Pain Management

We are all familiar with acute pain, meaning pain that comes on in the short term and stays for a variable of period of hours or days and then disappears. Common examples include broken bones or injuries sustained while playing sport.

A lot of the time, the original insult (infection, ectopic pregnancy, cancer, birth injury or surgical trauma) has resolved, but the pain persists. This is where treatment becomes tricky and frustrating, especially for the patient.


Pain is a complicated phenomenon that is not entirely understood by anyone, but we are gradually learning to understand what happens in the pelvis and, in particular, in the pain centres within our brains.

Due to its multi-layered nature, persistent pelvic pain requires a multidisciplinary approach whereby specialists in different fields (particularly pain medicine, psychology, physiotherapy, and gynaecology, to name a few) need to put their heads together.

Where possible, assessments of women with chronic pelvic pain are made by a team of specialists working cohesively, so an overall assessment of the genesis of the pain can be done and its progression over months or years can be assessed.

Management of that pain involves the various disciplines, such as physiotherapy for pelvic floor problems, drug therapy for specific pain issues, gynaecological intervention for endometriosis and related issues, and conventional painkillers according to the type of pain involved.

The whole programme begins with a thorough assessment of the pain by the team members. A comprehensive strategy to tackle the problem is something that needs to be agreed upon by everyone, particularly the patient, before therapy begins.

Pudendal nerve desensitization

Pudendal nerve desensitization is a treatment approach that targets the pudendal nerve, which is a major nerve located in the pelvic region responsible for providing sensation to the genitals, perineum, and anal area. This procedure involves injecting a combination of local anaesthetic around the pudendal nerve to reduce inflammation, block pain signals, and alleviate symptoms associated with pelvic pain, vaginismus, and vulvodynia. Let's explore how pudendal nerve desensitization can be effective in treating these conditions:

1. Pelvic Pain

  • Mechanism of Action: Chronic pelvic pain can be caused by various factors, including nerve compression or irritation. Pudendal nerve desensitization aims to reduce nerve sensitivity and alleviate pain by blocking the transmission of pain signals along the pudendal nerve pathway.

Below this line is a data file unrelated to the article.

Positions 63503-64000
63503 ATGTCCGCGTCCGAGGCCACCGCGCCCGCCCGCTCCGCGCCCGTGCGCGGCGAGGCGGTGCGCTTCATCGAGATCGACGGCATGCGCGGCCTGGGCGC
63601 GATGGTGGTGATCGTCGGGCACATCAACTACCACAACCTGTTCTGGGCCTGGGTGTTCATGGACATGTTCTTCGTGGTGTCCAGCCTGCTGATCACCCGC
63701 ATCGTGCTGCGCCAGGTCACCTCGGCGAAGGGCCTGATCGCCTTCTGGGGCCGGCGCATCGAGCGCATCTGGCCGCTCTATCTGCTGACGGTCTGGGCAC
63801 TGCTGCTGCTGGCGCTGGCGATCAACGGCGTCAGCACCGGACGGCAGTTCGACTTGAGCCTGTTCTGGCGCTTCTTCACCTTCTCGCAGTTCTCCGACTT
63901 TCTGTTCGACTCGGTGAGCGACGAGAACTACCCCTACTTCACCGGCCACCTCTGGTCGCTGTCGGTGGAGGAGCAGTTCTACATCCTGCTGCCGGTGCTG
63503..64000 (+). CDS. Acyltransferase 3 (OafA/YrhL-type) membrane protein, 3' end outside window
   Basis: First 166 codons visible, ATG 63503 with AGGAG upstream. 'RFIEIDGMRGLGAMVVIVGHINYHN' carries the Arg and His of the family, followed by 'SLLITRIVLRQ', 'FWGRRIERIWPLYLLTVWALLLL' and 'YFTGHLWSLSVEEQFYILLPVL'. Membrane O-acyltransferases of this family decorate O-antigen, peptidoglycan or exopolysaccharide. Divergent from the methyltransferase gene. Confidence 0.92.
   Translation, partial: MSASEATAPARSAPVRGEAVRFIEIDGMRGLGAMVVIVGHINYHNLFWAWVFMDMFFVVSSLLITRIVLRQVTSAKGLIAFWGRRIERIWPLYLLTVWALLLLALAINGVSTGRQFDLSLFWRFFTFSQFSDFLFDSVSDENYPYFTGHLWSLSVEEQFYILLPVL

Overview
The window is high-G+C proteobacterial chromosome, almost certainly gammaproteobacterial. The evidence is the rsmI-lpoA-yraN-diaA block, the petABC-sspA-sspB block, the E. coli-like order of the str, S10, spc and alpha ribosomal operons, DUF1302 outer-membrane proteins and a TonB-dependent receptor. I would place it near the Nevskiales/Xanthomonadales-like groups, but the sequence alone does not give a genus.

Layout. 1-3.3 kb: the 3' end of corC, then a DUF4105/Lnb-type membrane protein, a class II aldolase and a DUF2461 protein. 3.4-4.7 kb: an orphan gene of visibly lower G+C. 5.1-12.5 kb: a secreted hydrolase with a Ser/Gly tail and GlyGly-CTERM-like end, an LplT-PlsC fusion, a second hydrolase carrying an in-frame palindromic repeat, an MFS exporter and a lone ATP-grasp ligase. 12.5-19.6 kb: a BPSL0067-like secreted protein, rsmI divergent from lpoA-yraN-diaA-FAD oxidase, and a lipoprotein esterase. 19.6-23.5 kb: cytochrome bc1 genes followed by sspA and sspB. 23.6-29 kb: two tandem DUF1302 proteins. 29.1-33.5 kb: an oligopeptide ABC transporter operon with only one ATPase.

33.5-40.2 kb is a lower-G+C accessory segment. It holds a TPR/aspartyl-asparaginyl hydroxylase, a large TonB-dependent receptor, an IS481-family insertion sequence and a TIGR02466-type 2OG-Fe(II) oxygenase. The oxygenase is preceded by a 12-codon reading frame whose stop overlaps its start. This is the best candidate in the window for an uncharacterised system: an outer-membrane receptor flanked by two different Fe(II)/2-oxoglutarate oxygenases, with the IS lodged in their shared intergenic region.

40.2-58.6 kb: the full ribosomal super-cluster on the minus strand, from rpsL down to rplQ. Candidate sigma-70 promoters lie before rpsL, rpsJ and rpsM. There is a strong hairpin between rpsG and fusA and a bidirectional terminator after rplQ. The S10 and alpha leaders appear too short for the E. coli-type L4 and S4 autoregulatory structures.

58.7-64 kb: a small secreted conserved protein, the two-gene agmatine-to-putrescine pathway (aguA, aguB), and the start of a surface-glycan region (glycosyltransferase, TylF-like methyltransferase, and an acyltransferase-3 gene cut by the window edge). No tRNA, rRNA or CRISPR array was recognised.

• Effectiveness: By targeting the source of pelvic pain, pudendal nerve desensitization can effectively reduce pain intensity and frequency, improving overall quality of life for individuals suffering from chronic pelvic pain.

2. Vaginismus

  • Mechanism of Action: Vaginismus is a condition characterized by involuntary muscle spasms of the pelvic floor muscles, leading to pain and difficulty with vaginal penetration. Pudendal nerve desensitization can help relax these muscles by reducing nerve sensitivity and blocking pain signals, making penetration less painful and improving sexual function.
  • Effectiveness: Pudendal nerve desensitization has shown promising results in alleviating symptoms of vaginismus, particularly in cases where conservative treatments such as pelvic floor physical therapy have been unsuccessful.

3. Vulvodynia

  • Mechanism of Action: Vulvodynia is chronic pain or discomfort in the vulvar area without an identifiable cause. It can be associated with increased nerve sensitivity and inflammation. Pudendal nerve desensitization aims to reduce nerve hypersensitivity and inflammation in the vulvar region, leading to decreased pain and improved comfort.
  • Effectiveness: Pudendal nerve desensitization has been reported to provide significant relief for individuals with vulvodynia, particularly in cases where other treatments, such as topical medications or pelvic floor therapy, have been ineffective.

Overall, pudendal nerve desensitization can be an effective treatment option for pelvic pain, vaginismus, and vulvodynia, particularly for individuals who have not responded to conservative therapies with a success rate of 80%. However, it's essential to consult with a healthcare provider who specializes in pelvic pain management to determine if this procedure is appropriate for your specific condition and to discuss potential risks and benefits. Additionally, a comprehensive treatment approach may involve combining pudendal nerve desensitization with other therapies, such as physical therapy, medications, or psychotherapy, to optimize outcomes and improve overall pelvic health.

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